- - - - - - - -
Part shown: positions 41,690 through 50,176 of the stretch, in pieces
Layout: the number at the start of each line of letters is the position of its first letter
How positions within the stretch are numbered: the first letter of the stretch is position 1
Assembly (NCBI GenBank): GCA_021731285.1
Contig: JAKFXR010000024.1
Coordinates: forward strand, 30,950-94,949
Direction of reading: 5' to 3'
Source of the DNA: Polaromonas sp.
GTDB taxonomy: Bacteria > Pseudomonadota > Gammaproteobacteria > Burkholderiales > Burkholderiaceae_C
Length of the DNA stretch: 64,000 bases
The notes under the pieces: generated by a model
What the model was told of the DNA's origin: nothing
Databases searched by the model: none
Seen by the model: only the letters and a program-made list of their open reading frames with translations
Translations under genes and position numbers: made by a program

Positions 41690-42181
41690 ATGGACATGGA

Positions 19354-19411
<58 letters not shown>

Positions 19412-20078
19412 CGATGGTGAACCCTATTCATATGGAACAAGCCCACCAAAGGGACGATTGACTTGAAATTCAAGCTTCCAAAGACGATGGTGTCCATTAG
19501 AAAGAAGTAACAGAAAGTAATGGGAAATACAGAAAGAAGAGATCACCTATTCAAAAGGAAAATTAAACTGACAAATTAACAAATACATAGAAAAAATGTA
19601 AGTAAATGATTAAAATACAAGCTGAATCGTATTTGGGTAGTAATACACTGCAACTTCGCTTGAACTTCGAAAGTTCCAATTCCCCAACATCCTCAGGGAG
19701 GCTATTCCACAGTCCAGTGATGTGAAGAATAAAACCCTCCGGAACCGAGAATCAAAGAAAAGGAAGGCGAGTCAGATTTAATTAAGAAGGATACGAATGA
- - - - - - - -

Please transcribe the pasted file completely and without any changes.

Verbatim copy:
Part shown: positions 41,690 through 50,176 of the stretch, in pieces
Layout: the number at the start of each line of letters is the position of its first letter
How positions within the stretch are numbered: the first letter of the stretch is position 1
Assembly (NCBI GenBank): GCA_021731285.1
Contig: JAKFXR010000024.1
Coordinates: forward strand, 30,950-94,949
Direction of reading: 5' to 3'
Source of the DNA: Polaromonas sp.
GTDB taxonomy: Bacteria > Pseudomonadota > Gammaproteobacteria > Burkholderiales > Burkholderiaceae_C
Length of the DNA stretch: 64,000 bases
The notes under the pieces: generated by a model
What the model was told of the DNA's origin: nothing
Databases searched by the model: none
Seen by the model: only the letters and a program-made list of their open reading frames with translations
Translations under genes and position numbers: made by a program

Positions 41690-42181
41690 ATGGACATGGA

Positions 19354-19411
<58 letters not shown>

Positions 19412-20078
19412 CGATGGTGAACCCTATTCATATGGAACAAGCCCACCAAAGGGACGATTGACTTGAAATTCAAGCTTCCAAAGACGATGGTGTCCATTAG
19501 AAAGAAGTAACAGAAAGTAATGGGAAATACAGAAAGAAGAGATCACCTATTCAAAAGGAAAATTAAACTGACAAATTAACAAATACATAGAAAAAATGTA
19601 AGTAAATGATTAAAATACAAGCTGAATCGTATTTGGGTAGTAATACACTGCAACTTCGCTTGAACTTCGAAAGTTCCAATTCCCCAACATCCTCAGGGAG
19701 GCTATTCCACAGTCCAGTGATGTGAAGAATAAAACCCTCCGGAACCGAGAATCAAAGAAAAGGAAGGCGAGTCAGATTTAATTAAGAAGGATACGAATGA